IZA DP No. 16478: Navigating Ambiguity: Imprecise Probabilities and the Updating of Disease Risk Beliefs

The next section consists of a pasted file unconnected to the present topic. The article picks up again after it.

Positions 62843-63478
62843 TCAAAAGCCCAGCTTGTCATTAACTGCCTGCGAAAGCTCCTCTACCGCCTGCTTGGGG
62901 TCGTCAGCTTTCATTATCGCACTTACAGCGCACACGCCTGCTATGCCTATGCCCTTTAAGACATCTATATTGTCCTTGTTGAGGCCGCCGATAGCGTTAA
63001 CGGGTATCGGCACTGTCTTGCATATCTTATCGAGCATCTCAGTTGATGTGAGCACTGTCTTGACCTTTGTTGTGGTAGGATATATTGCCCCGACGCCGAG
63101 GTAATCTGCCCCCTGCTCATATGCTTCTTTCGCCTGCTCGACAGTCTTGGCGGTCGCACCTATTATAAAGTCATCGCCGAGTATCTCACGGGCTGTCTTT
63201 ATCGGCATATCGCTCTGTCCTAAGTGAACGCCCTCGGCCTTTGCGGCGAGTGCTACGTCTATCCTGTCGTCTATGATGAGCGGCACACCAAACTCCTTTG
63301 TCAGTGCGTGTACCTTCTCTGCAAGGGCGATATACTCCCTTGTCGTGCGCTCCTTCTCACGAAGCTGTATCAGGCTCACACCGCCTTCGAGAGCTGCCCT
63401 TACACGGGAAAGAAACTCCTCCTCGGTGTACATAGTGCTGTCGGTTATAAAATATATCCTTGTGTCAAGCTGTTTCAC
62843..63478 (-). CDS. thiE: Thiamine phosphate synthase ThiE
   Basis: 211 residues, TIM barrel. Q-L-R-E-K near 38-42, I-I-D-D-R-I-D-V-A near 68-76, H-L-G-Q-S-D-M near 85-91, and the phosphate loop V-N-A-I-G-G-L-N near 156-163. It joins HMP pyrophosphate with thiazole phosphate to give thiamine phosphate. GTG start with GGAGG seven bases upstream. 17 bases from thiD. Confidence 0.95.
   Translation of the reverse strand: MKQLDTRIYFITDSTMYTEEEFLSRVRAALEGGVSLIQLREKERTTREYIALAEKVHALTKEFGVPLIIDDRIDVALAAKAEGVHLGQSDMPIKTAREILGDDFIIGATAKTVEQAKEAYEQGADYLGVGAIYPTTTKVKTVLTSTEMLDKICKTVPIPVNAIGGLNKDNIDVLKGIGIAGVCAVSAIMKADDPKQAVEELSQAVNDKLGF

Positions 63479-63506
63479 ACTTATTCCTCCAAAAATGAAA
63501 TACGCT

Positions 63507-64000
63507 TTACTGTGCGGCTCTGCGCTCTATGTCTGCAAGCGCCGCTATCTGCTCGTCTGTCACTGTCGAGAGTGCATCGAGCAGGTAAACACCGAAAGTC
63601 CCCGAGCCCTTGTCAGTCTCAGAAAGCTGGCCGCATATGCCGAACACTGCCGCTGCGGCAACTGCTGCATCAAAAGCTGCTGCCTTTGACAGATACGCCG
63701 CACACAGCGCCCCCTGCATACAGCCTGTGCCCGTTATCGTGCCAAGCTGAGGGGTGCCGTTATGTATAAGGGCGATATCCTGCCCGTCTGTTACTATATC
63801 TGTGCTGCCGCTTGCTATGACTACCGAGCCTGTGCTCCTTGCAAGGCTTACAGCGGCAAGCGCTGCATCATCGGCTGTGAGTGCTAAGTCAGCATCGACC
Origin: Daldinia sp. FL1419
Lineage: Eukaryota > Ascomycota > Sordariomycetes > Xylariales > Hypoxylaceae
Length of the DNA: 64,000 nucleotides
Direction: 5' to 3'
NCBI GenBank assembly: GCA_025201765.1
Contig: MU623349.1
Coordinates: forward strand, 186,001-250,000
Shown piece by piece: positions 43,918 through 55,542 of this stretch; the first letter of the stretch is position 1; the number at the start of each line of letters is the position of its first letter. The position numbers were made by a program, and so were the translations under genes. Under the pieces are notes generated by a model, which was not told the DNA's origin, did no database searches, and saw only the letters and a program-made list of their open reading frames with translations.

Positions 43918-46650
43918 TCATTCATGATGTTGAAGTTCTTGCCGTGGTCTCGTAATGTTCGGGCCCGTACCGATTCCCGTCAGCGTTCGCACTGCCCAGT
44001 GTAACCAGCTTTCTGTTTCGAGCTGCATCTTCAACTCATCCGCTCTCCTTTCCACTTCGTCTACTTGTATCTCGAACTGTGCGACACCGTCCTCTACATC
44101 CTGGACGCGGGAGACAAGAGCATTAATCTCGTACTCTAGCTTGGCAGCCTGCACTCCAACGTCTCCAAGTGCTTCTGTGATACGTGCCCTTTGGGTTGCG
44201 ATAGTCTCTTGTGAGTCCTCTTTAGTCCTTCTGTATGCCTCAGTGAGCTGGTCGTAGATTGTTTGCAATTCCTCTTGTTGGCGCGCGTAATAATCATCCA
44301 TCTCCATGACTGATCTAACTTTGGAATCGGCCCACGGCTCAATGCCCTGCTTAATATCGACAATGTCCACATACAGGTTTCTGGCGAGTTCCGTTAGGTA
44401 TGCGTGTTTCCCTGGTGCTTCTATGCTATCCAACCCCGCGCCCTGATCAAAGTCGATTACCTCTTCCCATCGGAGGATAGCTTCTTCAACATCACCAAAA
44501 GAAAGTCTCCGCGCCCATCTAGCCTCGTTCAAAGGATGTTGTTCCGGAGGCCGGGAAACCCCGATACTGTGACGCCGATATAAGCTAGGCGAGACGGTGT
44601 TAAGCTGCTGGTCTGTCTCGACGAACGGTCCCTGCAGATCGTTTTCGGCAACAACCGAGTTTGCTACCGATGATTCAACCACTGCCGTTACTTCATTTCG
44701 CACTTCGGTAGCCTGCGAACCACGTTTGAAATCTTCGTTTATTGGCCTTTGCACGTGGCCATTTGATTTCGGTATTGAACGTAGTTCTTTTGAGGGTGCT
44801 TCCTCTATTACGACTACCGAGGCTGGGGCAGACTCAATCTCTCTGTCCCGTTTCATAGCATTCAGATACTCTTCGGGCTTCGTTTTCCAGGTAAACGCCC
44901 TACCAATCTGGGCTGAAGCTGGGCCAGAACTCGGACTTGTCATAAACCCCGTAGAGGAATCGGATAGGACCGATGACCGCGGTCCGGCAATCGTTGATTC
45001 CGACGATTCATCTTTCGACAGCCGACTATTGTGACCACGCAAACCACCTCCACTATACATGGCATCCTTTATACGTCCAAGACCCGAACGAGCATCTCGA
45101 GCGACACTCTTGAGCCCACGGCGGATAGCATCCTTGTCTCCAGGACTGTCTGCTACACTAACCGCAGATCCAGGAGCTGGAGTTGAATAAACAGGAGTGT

Probabilistic risk beliefs are key drivers of economic and health decisions, but people are not always certain about their beliefs. We study these "imprecise probabilities", also known as ambiguous beliefs. We show that imprecision is measurable separately from the levels of risk beliefs. People with higher levels of imprecision update their beliefs more in response to a randomized information treatment, and new information also causes changes in imprecision levels. We show that we can map our data onto both a standard Bayesian model and a version that is designed to handle imprecise probabilities; these models can match some features of our data but not all of them. Imprecise probabilities have important implications for our understanding of decisionmaking and for the design of programs intended to change people's minds.